Dog Law

There are two main types of offence relating to the ownership of allegedly dangerous dogs. These are the offences alleging ownership of a dog which the police say is an illegal breed and those committed when your dog bites another dog or person. We can help you with either of those.

There are a number of breeds that are illegal and to own a dog of such a breed or, crucially, a dog of that “type” is a criminal offence. A dog of that “type” can include cross-breeds. The most common illegal dog is the Pit Bull Terrier. Very often dogs which have been sold as a Staffordshire Bull Terrier or a Bull Terrier have in fact been bred with a Pit Bull Terrier somewhere in the past.

If a police officer considers that your dog might be an illegal breed they are entitled to seize it and it will be held in police kennels. The police will arrange for an expert in dog identification to assess your dog to consider whether it is illegal. These experts are usually, in the first instance, police officers experienced and trained in dangerous dog law. They are not always veterinary experts.

If the police “expert” decides that your dog is illegal they may tell you that if you sign over ownership of your dog to them, you will not be charged with an offence of possessing a dangerous dog. If you do that your dog will be destroyed. You do NOT have to agree to this.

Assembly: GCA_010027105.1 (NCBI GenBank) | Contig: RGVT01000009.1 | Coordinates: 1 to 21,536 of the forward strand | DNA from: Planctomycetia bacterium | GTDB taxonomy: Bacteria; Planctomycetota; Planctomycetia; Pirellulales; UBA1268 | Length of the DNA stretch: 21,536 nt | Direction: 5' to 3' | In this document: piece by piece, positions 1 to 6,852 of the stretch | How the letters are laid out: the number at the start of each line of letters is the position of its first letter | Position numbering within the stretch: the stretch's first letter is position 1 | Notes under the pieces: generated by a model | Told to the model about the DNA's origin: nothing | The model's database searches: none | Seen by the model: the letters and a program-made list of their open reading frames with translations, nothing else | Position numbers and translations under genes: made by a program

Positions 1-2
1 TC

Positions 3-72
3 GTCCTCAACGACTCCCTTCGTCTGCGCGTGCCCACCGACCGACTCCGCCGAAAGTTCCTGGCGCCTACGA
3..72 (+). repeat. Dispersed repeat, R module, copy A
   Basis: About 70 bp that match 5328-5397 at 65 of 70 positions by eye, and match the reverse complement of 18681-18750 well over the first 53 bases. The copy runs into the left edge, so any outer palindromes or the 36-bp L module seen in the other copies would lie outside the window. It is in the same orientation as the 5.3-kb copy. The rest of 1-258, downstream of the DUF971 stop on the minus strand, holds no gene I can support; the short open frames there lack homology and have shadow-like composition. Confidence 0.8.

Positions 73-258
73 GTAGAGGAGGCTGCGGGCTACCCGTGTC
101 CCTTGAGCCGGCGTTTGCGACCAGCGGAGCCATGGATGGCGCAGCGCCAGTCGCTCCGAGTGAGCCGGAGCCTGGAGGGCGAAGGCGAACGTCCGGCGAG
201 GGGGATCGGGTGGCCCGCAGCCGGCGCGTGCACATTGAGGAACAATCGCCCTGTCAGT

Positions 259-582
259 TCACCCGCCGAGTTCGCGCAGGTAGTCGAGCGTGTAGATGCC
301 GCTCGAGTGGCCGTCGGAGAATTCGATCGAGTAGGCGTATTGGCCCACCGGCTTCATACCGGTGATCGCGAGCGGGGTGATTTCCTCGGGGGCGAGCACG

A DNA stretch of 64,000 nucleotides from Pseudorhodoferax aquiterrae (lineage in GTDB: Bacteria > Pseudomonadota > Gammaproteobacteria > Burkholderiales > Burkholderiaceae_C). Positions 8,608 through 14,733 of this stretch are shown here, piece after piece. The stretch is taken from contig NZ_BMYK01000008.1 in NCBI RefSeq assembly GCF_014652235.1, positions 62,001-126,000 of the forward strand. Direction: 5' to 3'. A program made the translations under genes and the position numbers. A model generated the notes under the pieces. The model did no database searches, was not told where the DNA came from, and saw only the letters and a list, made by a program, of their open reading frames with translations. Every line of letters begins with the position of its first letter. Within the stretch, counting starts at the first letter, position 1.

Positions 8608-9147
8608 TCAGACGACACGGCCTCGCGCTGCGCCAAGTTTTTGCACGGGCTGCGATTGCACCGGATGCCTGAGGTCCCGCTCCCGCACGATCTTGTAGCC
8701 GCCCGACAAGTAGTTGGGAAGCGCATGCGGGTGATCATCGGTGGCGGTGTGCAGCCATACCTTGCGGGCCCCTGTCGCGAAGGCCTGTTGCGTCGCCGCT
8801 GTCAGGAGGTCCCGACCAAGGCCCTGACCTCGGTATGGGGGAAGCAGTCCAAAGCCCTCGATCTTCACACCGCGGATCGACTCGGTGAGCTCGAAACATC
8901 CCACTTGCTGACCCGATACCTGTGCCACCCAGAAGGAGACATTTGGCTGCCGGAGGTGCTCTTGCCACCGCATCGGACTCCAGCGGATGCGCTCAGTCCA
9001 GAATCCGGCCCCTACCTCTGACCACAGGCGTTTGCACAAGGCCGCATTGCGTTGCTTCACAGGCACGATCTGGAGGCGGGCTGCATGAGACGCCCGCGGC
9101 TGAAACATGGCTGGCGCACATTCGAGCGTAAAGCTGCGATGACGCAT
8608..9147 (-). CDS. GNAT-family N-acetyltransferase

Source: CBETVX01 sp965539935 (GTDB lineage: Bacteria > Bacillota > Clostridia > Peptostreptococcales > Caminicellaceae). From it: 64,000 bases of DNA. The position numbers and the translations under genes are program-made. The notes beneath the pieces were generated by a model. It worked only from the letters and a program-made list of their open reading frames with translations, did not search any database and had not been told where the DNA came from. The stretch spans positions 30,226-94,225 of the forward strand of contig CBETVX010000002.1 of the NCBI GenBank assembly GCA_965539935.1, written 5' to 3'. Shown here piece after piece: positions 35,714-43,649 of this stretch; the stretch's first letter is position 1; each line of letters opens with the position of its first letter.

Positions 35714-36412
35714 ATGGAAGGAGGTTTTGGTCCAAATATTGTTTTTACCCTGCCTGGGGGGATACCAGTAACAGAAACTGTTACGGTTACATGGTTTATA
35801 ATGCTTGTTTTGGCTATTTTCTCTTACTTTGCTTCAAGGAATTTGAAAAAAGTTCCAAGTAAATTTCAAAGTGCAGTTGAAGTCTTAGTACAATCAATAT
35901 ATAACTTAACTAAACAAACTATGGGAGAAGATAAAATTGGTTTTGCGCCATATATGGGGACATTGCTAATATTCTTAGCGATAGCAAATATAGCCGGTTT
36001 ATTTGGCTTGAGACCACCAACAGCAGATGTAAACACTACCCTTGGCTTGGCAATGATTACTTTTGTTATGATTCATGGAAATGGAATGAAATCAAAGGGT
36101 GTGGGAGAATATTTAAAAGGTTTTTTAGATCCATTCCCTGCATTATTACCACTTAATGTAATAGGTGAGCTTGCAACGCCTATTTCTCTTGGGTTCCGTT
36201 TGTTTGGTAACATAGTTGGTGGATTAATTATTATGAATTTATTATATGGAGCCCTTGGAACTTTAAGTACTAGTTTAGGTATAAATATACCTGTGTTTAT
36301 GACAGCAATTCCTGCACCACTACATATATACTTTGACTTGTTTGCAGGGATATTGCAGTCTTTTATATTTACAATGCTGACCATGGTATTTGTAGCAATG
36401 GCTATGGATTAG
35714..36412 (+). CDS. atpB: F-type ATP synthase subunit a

If you refuse to sign your dog over you will be charged with a criminal offence but that is where we can help you. We will instruct our own expert, a proper veterinary expert, to assess your dog and consider if he is an illegal breed. Even if he is illegal, that does not automatically mean that he will be destroyed.

Our veterinary expert will go on to assess your dog’s temperament. The law allows an otherwise illegal dog to be kept if he is assessed not to be a danger to the public. Certain conditions must also be met and maintained, such as neutering, insuring the dog, muzzling and keeping on a lead in public.

The other scenario is where your dog has bitten another dog or a person. In a similar way, do not feel that you have to agree to police suggestions to simply sign your dog over to them for destruction. Even if your dog did bite the person, as alleged, if this is a one-off incident and the assessment of temperament is positive, it is possible to prevent destruction of your dog.

We have considerable experience and success in dealing with such cases. Please call us before you agree to any police proposals to sign over your dog. We can help you to prevent your dog being destroyed. We are criminal defence solicitors based in London & the Home Counties. Contact us today.

Nb. This guide is intended to give general information only and not intended to be used as the basis upon which Advice is given nor should it be relied upon as giving advice specific to a case or individual and Lawtons do not accept liability for anyone using this guide. Should you require specific advice in connection with a real case or situation, please contact us immediately so that we can provide specific Advice